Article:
This morning, the NYC Department of Records, which is the parent agency of the New York City Municipal Archives, held a public hearing (online, of course) to discuss some horrid new "licensing" and "permission" rule changes that they’re trying to push through.Essentially, they want to force the public to ask for and receive permission from the agency to use any of the public records housed in their building — and then pay the agency for that permission, far above the costs of reproduction. They want to limit your right to re-use and re-publish every historical document, in articles or presentations or books or movies. They even want to take ownership of any new scans or new photographs you take of their records, hand over copies of the negatives to them, and then assign the rights to the new work to the City of New York.It’s all just so utterly bonkers — and illegal.And you might remember that this agency, the Municipal Archives, is the same one whose previous illegal actions restricting public records access under the New York State Freedom of Information Law (FOIL) actually spurred the formation of our organization six years ago. We’ve sued them for records access *twice* since then, both times successfully.For an overview of what their proposed licensing changes are, and why they’re so ridiculous, we recommend reading this from our friends at The New York Genealogical & Biographical Society – NYG&B, who have an excellent explainer about the issue on their website:www.newyorkfamilyhistory.org/access-alertAt this morning’s public hearing, our Reclaim The Records board member, archivist and genealogist Alec Ferretti, used his official public comment time to read the following comment into the official record. (See Image #1)And as an organization, we at Reclaim The Records submitted our slightly less lyrical official comment about their proposed rule change on the New York City rules web portal last night. (See Image #2)The Archives may not have any plans to make the public records they hold more freely available to the public, but we certainly do. We want the records back, and we want them put online — and we also want everybody who’s ever had to pay these obscene and legally unsupported licensing fees for records the Archives doesn’t even own to get their money back. It’s government grift, and we plan to stop it.Stay tuned for some big news in the coming weeks. 😉 … See MoreSee Less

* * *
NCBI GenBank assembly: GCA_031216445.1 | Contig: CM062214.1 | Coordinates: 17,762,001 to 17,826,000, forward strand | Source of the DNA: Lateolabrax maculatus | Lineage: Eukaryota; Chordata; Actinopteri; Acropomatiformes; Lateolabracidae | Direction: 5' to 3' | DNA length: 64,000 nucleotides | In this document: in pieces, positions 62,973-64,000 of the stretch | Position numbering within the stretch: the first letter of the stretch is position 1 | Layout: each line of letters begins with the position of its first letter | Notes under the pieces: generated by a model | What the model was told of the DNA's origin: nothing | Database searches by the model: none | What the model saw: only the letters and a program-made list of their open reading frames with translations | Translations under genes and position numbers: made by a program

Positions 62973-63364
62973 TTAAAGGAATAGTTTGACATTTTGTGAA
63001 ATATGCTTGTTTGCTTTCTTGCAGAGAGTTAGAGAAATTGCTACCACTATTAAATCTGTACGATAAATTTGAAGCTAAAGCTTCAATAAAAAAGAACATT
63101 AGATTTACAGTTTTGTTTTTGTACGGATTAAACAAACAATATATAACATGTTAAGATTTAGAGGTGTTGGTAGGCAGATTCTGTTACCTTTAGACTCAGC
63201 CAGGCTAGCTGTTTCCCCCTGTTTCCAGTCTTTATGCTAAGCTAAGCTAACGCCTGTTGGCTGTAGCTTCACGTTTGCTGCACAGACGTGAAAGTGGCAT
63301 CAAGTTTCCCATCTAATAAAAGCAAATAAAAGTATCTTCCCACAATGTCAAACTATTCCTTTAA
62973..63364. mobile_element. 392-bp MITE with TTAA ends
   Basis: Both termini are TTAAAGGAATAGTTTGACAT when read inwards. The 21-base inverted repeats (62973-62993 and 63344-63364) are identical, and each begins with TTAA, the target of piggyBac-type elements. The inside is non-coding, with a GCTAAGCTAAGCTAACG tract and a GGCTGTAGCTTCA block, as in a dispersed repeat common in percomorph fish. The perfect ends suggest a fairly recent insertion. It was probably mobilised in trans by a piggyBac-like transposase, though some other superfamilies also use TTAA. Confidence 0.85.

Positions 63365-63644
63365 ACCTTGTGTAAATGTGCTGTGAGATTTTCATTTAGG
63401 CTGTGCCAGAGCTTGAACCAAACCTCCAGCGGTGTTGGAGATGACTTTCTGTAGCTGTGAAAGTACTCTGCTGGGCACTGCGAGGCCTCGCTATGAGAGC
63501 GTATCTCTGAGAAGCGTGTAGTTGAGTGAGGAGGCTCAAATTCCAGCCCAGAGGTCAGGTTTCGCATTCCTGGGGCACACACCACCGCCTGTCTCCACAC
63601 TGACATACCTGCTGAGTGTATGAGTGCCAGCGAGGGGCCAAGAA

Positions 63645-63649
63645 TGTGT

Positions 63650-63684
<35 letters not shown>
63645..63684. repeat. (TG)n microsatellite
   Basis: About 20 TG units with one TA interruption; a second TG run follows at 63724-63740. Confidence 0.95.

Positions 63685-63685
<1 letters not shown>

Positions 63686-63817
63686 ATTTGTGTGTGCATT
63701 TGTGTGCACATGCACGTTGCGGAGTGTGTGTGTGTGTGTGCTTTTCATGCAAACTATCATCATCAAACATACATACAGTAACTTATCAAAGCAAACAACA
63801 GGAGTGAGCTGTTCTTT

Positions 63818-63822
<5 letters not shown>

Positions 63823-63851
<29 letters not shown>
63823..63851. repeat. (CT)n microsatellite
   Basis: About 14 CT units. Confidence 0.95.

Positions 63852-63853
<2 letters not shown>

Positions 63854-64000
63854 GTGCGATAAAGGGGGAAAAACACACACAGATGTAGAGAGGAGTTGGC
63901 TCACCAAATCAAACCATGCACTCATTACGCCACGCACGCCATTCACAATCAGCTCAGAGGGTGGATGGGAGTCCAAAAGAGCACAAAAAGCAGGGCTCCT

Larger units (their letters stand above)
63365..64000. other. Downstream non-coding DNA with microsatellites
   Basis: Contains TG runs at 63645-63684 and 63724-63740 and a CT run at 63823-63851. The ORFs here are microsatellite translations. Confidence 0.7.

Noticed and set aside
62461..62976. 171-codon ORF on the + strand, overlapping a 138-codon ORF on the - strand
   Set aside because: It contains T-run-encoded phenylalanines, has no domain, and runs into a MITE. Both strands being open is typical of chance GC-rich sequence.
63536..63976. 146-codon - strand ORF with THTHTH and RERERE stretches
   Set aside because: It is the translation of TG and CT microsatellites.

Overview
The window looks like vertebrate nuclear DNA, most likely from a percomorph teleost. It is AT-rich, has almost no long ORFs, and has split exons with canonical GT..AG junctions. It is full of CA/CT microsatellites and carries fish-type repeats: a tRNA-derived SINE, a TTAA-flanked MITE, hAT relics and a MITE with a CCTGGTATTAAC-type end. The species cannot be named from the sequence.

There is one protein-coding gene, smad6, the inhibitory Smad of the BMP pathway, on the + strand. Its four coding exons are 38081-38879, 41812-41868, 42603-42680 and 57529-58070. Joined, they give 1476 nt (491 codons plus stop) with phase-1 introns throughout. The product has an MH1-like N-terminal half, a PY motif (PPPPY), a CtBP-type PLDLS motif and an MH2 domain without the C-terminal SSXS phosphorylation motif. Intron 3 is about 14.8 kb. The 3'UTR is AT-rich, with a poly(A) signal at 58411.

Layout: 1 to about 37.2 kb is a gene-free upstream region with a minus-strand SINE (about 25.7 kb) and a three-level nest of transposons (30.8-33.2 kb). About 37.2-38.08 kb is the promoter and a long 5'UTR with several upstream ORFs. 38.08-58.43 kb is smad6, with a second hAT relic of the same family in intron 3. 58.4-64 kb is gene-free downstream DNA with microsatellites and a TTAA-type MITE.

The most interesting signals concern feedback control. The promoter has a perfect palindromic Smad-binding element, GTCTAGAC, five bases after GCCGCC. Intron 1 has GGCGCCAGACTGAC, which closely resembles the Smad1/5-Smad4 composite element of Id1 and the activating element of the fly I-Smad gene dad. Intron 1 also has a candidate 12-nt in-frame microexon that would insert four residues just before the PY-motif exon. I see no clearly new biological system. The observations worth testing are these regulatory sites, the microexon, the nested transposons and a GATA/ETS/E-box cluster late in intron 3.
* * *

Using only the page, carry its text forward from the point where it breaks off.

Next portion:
Reclaim The Records is an IRS-recognized 501(c)3 non-profit organization. Our EIN is 81-4985446. Contact us at [email protected]